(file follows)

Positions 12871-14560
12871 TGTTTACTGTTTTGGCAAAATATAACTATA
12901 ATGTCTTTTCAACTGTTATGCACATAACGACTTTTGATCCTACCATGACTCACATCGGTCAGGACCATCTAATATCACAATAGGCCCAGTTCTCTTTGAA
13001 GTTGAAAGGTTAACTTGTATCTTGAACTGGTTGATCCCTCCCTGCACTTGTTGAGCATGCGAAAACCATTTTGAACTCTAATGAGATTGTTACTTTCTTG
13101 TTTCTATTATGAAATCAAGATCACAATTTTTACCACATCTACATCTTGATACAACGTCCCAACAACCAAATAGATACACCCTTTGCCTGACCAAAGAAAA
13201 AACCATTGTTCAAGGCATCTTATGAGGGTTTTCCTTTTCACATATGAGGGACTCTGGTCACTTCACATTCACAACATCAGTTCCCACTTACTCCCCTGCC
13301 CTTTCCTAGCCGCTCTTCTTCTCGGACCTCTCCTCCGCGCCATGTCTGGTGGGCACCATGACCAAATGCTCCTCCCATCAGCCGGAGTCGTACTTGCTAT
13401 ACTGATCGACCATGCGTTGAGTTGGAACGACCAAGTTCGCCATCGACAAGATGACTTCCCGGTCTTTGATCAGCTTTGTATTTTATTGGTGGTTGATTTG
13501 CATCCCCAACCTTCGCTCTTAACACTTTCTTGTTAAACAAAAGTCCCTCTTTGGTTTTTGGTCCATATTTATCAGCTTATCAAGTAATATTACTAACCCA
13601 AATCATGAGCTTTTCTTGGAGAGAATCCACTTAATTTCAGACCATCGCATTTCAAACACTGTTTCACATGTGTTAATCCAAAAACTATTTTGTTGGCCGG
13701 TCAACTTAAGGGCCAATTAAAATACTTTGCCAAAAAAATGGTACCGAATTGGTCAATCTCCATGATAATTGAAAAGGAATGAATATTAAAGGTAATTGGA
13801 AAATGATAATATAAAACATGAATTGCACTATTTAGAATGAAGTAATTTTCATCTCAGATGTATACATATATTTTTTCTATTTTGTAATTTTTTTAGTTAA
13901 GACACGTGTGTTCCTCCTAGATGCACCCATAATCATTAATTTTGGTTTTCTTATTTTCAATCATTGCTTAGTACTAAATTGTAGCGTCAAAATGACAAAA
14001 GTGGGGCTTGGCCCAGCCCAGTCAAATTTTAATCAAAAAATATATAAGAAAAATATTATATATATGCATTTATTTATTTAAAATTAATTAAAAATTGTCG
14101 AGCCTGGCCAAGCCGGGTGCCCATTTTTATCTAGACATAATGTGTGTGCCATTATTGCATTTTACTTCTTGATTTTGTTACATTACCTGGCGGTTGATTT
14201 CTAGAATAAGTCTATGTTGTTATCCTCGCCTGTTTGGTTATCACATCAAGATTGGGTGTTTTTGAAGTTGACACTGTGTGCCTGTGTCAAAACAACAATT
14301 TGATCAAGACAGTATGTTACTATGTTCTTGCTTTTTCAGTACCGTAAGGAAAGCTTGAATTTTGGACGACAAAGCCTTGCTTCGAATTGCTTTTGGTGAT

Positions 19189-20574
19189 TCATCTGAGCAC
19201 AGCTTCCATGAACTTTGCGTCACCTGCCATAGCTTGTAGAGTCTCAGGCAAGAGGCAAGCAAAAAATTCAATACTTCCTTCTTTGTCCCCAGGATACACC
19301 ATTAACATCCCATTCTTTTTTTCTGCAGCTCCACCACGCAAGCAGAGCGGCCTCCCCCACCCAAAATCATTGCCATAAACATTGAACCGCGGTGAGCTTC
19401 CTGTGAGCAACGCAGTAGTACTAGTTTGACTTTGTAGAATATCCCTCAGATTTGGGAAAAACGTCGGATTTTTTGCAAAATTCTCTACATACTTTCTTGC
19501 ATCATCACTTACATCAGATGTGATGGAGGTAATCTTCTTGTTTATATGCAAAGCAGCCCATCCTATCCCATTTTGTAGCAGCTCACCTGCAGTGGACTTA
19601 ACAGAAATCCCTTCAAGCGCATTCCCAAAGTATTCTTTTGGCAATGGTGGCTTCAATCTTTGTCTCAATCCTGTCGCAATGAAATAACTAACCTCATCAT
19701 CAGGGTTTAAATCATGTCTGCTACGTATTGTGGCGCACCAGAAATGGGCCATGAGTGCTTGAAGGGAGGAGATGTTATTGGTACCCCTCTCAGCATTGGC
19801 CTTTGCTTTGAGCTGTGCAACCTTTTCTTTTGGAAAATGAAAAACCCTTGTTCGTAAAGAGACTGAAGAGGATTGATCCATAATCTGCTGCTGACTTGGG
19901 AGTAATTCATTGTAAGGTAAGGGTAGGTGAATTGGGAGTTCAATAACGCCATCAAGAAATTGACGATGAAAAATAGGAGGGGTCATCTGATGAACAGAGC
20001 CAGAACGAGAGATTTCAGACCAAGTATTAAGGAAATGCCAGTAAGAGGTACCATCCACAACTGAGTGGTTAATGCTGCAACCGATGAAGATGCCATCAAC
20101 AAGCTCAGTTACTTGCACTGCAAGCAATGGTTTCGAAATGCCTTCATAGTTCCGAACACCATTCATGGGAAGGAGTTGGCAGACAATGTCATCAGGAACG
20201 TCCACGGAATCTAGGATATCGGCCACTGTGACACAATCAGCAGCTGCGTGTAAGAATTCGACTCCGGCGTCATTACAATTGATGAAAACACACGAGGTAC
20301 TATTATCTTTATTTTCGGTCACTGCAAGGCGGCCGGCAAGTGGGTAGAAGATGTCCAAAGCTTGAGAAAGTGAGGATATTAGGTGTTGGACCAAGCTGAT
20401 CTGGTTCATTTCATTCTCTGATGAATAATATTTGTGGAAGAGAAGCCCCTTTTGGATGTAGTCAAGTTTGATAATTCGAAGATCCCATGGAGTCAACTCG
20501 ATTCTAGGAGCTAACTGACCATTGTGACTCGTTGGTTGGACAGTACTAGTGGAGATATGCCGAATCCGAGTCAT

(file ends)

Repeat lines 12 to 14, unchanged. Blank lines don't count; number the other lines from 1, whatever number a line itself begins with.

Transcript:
13801 AAATGATAATATAAAACATGAATTGCACTATTTAGAATGAAGTAATTTTCATCTCAGATGTATACATATATTTTTTCTATTTTGTAATTTTTTTAGTTAA
13901 GACACGTGTGTTCCTCCTAGATGCACCCATAATCATTAATTTTGGTTTTCTTATTTTCAATCATTGCTTAGTACTAAATTGTAGCGTCAAAATGACAAAA
14001 GTGGGGCTTGGCCCAGCCCAGTCAAATTTTAATCAAAAAATATATAAGAAAAATATTATATATATGCATTTATTTATTTAAAATTAATTAAAAATTGTCG